Action Alerts · Call Your Senators · Use Your Power, Recruit Friends

Fight the GOP Tax Bill, November 28 Update

Fight the GOP tax bill, as you have been doing.

We began daily updates on this topic back on November 3. We have woven updated material throughout this post.

Please continue to call your MoCs to fight this craptastic bill. Scroll down for a script.

On Friday November 24, Andy Slavitt (@aslavitt on Twitter) laid out what the week of November 27 holds for the GOP tax bill:

On Wednesday [November 29], McConnell plans to bring the tax bill to the floor using the same techniques as w health care (limited debate/amendments).2/

McConnell’s goal is to have a vote by end of week, Fri or Sat. A week from now we could have a bill out of each House ready to reconcile.3/

Before I go through the issues, the calendar… The next hurdle would be to likely go to conference to reconcile H v S bills. 4/

If that happens, the final bill goes back 2 both Houses 4 a final vote. McConnell wants the bill back for a final Senate vote by 12/20. 5/

December 20 is a critical date for the tax bill for a simple reason. This is when the new AL Senator is expected to be seated. 6/

This week: Every R Senator would like to pass some bill. McConnell’s challenge is to get agreement on 50/53 on what that bill is. 7/

KEY: Different Senators have different concerns. -Collins: ACA, skew of cuts to wealthy -Johnson: small biz v corporate -Moran: ACA, debt impact -Corker, Flake, Lankford: debt impact 8/

On tweet 7, it’s 50/52 not 53. Need smaller thumbs or edit function. Point is McConnell needs a bill that only loses 2 from last tweet.9/

And there are other Senators with a ther concerns. McCain’s big issue are the defense caps that will come as a result of sequestration. 10/

What this means is easiest described in a scenario. Say that Corker & Flake say they won’t vote for a massive debt increase. 11/

Debt is projected to [rise by] at least $1.4 Trillion. Some complain that this doesn’t account for a “dynamic score” but that looks even worse.12/

Under this scenario, McConnell write off 2 votes because he doesn’t want to reduce the tax cuts. That leaves him w 1 Senator to spare.13/

Under this scenario, any Senator can object to tax bill: -87mm households w tax [rise of] $40B transfer from poor 2 rich -13mm losing coverage 14/

KEY: Once changes are required, the 12/20 (AL Senate) date is almost surely blown. 15/

And this doesn’t begin 2 address how challenging it is for certain House members 2 support those items + raising taxes due 2 S&LT deduct.16/

This week is key. This bill is beyond bad. It is massively unpopular. This is the time to push it back. 17/end


In case it isn’t clear from this: The bill is vulnerable, and McConnell is under pressure to get it as close to done as possible before the winner of the Alabama Senate special election is seated.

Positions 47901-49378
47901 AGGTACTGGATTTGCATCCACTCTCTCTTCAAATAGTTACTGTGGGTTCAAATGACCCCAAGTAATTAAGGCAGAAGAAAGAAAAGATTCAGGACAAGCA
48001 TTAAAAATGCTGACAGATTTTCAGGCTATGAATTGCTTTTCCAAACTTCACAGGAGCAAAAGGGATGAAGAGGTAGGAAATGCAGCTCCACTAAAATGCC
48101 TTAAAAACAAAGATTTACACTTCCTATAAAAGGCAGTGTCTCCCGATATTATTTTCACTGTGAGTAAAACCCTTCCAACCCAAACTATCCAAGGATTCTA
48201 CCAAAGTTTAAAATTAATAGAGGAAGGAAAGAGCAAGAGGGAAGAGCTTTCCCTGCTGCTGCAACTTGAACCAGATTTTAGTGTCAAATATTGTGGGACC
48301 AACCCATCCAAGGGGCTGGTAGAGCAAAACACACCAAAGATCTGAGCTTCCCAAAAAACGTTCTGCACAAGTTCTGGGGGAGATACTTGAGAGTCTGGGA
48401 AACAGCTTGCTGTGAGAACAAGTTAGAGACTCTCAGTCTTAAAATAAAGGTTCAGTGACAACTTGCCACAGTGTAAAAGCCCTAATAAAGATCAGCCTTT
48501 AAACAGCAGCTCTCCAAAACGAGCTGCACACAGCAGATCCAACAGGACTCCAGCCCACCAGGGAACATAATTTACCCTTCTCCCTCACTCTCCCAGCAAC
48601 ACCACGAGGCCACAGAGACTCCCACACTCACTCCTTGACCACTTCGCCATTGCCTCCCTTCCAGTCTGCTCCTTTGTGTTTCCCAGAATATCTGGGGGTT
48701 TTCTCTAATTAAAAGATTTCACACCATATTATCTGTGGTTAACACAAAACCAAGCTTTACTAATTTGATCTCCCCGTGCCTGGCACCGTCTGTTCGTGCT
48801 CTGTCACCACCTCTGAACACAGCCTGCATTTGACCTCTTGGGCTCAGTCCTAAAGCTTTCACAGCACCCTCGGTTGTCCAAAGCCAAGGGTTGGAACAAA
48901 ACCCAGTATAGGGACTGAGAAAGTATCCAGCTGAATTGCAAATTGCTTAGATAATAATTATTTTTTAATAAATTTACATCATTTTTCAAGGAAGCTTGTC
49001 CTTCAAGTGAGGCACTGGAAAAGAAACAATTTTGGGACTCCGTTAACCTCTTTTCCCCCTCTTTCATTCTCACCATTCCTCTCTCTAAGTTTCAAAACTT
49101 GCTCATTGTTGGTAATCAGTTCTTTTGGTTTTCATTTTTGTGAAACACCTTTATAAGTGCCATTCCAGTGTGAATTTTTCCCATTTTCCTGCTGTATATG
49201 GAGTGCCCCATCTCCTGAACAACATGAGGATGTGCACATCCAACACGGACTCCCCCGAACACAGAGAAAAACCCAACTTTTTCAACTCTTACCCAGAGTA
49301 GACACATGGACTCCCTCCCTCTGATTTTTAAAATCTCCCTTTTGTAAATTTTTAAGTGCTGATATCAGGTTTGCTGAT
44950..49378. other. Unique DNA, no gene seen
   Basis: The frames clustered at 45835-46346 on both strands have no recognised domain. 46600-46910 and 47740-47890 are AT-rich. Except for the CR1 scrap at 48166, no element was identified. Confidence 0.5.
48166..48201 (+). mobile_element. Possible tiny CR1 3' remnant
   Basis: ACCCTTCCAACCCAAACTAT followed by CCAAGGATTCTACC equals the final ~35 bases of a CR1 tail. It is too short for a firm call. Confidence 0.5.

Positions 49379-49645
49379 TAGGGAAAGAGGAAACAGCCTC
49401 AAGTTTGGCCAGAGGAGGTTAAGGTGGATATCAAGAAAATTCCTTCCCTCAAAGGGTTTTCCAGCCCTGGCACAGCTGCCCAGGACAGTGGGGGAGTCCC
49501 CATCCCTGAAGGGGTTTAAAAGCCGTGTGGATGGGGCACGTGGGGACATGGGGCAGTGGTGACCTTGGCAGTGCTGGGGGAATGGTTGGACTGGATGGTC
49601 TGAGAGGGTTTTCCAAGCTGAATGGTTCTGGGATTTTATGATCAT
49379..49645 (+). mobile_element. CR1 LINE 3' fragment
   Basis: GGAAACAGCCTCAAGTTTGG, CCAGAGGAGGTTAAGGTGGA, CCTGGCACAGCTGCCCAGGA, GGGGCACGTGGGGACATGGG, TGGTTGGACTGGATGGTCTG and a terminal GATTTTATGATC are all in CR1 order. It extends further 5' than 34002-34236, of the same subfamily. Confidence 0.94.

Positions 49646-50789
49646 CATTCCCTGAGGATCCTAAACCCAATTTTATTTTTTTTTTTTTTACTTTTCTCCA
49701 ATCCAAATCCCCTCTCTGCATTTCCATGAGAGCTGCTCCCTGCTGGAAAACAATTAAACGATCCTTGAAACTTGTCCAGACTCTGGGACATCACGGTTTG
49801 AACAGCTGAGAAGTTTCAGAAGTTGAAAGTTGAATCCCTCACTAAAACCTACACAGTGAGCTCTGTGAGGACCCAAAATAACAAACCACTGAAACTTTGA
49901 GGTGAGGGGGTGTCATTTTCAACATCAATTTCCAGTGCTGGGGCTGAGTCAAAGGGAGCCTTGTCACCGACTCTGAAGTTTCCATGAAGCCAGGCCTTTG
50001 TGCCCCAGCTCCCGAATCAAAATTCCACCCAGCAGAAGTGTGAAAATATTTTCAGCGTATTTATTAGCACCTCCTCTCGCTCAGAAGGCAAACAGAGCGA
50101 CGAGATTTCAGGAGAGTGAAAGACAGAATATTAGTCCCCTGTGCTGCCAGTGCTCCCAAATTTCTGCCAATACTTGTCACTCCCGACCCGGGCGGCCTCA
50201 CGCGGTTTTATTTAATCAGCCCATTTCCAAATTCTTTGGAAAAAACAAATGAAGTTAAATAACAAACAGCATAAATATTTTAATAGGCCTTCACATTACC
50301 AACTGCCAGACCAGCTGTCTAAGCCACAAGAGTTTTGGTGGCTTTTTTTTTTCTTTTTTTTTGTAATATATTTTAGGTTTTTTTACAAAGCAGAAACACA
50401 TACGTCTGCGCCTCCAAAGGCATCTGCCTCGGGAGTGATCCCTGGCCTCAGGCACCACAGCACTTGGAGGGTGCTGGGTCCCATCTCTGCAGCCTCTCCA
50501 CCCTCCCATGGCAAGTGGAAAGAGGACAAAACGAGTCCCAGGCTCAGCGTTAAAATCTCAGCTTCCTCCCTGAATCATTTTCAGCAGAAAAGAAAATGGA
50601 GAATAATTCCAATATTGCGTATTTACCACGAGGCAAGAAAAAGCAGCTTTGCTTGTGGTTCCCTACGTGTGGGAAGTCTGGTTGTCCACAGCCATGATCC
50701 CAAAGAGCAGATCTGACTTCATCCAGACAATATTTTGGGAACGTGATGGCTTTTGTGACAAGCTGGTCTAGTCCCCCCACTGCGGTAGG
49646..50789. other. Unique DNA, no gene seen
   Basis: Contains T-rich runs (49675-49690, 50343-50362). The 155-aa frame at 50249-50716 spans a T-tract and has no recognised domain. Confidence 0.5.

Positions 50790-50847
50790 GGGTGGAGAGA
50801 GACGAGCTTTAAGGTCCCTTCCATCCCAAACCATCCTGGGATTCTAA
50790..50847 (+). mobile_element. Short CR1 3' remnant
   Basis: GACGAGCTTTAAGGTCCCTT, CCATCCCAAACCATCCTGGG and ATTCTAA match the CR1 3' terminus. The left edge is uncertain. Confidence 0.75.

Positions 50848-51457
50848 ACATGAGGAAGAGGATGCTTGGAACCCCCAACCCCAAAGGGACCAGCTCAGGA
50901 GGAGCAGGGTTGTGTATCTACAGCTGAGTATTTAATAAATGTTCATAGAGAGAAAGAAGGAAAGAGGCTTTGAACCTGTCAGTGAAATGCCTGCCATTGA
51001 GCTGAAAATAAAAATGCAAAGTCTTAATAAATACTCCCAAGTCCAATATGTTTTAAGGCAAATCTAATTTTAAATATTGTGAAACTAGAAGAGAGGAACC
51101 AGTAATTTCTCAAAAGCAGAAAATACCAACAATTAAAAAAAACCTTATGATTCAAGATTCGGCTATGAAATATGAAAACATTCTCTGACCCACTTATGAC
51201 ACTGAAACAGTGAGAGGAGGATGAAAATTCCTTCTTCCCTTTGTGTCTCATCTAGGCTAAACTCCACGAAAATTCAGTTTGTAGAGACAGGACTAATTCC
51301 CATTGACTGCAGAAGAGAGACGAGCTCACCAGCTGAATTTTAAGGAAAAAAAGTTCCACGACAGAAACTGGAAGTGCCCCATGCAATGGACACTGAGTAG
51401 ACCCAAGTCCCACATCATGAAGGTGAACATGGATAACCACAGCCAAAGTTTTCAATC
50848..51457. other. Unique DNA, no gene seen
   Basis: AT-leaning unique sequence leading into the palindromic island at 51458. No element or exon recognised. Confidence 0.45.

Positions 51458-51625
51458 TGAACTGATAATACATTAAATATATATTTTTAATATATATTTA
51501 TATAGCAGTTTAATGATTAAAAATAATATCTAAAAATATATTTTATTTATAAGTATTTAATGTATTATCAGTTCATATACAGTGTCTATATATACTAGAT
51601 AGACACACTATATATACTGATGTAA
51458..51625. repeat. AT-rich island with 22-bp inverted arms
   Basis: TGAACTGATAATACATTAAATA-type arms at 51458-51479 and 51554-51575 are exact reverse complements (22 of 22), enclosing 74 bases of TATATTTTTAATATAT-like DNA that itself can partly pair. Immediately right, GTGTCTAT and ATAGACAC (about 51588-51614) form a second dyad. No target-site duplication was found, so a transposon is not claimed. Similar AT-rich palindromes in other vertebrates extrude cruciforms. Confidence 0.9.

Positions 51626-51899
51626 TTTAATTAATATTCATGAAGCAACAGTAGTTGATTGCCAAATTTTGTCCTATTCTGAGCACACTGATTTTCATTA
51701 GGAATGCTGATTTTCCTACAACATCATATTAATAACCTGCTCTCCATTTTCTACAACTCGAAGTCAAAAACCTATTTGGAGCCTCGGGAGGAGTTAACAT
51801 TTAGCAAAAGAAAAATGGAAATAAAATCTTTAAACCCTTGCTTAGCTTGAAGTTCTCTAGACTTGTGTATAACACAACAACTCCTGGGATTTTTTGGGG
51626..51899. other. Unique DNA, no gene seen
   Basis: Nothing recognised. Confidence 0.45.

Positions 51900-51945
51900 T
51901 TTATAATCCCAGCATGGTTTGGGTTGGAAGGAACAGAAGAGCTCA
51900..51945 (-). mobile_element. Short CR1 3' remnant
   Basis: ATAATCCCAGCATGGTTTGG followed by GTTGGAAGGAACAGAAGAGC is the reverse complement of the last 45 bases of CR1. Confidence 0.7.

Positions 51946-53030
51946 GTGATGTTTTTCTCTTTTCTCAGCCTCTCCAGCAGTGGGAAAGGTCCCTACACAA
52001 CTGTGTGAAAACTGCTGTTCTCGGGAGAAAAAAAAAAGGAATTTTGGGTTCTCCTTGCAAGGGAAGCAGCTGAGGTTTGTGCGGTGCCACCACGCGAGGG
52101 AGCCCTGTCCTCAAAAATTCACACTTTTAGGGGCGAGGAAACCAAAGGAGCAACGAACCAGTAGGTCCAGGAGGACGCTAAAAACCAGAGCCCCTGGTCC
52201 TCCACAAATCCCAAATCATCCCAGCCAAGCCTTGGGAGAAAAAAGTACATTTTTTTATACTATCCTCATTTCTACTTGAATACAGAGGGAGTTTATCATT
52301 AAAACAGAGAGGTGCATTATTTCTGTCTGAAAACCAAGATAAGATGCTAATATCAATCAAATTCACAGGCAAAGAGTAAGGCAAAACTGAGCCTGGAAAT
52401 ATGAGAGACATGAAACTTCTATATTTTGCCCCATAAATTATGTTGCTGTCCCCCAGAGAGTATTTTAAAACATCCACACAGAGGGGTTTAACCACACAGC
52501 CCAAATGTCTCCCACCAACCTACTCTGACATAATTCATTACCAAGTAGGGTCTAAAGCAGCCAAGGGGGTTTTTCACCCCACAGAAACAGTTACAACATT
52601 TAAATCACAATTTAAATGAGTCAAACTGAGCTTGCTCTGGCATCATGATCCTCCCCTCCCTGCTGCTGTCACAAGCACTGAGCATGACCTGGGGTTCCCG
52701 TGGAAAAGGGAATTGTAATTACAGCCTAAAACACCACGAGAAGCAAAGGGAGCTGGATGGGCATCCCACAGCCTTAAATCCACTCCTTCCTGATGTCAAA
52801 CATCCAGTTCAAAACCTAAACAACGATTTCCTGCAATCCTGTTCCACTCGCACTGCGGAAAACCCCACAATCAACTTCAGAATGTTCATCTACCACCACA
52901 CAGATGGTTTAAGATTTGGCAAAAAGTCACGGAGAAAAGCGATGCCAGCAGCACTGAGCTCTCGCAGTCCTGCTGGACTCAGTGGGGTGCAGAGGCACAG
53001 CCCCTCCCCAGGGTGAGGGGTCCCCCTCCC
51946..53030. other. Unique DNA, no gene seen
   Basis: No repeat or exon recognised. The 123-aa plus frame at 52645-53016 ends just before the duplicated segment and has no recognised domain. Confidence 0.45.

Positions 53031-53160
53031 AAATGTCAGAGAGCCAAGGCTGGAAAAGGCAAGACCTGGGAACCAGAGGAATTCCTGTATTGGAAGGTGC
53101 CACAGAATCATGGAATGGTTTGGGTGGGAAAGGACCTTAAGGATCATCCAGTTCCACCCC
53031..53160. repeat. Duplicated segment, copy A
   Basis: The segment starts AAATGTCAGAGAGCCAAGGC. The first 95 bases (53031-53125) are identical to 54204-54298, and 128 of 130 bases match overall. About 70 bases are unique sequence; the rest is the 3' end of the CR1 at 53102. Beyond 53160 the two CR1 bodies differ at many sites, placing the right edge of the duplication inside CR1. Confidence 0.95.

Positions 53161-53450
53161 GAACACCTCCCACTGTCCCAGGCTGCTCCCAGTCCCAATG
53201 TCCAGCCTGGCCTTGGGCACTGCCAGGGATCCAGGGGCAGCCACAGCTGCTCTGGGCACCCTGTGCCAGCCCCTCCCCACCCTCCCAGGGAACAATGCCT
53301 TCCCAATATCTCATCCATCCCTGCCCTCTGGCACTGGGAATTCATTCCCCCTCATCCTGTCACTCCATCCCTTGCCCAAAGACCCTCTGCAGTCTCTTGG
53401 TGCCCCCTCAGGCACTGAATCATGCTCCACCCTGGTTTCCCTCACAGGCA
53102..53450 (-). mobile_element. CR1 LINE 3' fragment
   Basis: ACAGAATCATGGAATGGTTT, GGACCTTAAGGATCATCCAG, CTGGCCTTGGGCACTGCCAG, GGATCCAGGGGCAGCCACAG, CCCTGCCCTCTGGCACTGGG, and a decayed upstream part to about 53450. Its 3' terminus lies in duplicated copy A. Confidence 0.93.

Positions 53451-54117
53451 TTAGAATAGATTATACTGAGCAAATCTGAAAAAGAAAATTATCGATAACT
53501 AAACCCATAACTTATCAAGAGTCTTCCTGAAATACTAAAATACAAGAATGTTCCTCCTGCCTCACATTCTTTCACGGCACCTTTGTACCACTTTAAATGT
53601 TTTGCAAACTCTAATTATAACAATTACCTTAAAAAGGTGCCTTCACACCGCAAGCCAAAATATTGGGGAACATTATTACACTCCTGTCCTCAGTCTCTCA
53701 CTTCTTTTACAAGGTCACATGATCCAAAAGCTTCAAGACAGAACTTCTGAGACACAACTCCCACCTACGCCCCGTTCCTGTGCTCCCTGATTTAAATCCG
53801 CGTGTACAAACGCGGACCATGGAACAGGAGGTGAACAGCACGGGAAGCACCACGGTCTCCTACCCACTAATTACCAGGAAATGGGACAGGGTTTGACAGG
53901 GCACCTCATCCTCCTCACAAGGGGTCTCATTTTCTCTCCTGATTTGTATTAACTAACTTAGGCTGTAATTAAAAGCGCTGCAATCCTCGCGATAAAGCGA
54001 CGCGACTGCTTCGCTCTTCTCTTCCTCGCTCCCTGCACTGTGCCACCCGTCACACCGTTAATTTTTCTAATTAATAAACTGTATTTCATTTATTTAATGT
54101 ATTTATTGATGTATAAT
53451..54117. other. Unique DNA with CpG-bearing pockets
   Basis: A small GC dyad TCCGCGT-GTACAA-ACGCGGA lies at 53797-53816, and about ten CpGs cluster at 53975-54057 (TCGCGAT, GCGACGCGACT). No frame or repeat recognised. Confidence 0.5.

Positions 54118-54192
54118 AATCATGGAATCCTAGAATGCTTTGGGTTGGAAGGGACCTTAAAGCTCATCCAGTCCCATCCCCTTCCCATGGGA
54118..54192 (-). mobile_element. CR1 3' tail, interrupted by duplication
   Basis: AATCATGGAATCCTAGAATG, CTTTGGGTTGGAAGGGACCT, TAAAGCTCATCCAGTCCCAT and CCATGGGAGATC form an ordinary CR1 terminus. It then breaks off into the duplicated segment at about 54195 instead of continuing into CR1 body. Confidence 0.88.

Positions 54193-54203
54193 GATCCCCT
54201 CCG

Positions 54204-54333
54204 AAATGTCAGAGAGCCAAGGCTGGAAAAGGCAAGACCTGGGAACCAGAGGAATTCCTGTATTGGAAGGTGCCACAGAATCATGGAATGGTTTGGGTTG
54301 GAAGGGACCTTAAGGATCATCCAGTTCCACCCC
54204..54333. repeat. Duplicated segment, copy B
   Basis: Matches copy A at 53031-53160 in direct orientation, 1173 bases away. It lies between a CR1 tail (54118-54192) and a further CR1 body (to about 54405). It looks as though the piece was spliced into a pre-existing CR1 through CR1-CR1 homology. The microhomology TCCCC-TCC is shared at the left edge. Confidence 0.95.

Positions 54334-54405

If you haven’t called to speak out against the GOP tax bill, call your senators and ask your friends and family in other states to call too.

Also, check this link from Indivisible to see if your MoCs are holding a Town Hall or other event where you can appear and ask them to oppose the bill:

…And the Not One Penny folks have anti-Trump Tax Scam rallies planned from now until  December 10 at least.

Plug your zip code into the link below to find the event closest to you:


Older text follows below but as noted, scroll down for the sample calling script. Target your senators, please.


Bad News: The House of Representatives passed its version of the bill on Thursday, November 16. Read about it here:

Good News: The current plan is for the Senate to vote on its version after Thanksgiving. This is good news because that gives us more time to fight.

The GOP feels terrible urgency to push through this tax bill for many reasons.

Pressure from donors is one (see link to a relevant story below).

The December 12 Senate special election in Alabama is another. With Republican candidate Roy Moore embattled and compromised, and Democratic candidate Doug Jones on the rise, the odds of the seat flipping blue and reducing the Republican Senate advantage to 51-49 is real.

But here is more good news for those who oppose this highly unpopular bill. The GOP is trying to get it done via reconciliation, which means they can afford to lose only three of their senators (all Democrats and both Independents are opposed–if they represent you and you haven’t yet called to thank them, please do).

Republican Senators Ron Johnson of Wisconsin and Susan Collins of Maine have voiced opposition to the bill. (Interesting point to remember–Collins was the one who sought and won the tax deduction for teachers who buy school supplies for their classrooms, and she succeeded in having the deduction made permanent just last year.)

Other potential ‘no’s who have been silent on the issue (at least as of November 18) are Senators Bob Corker of Tennessee, John McCain of Arizona, and Lisa Murkowski of Alaska.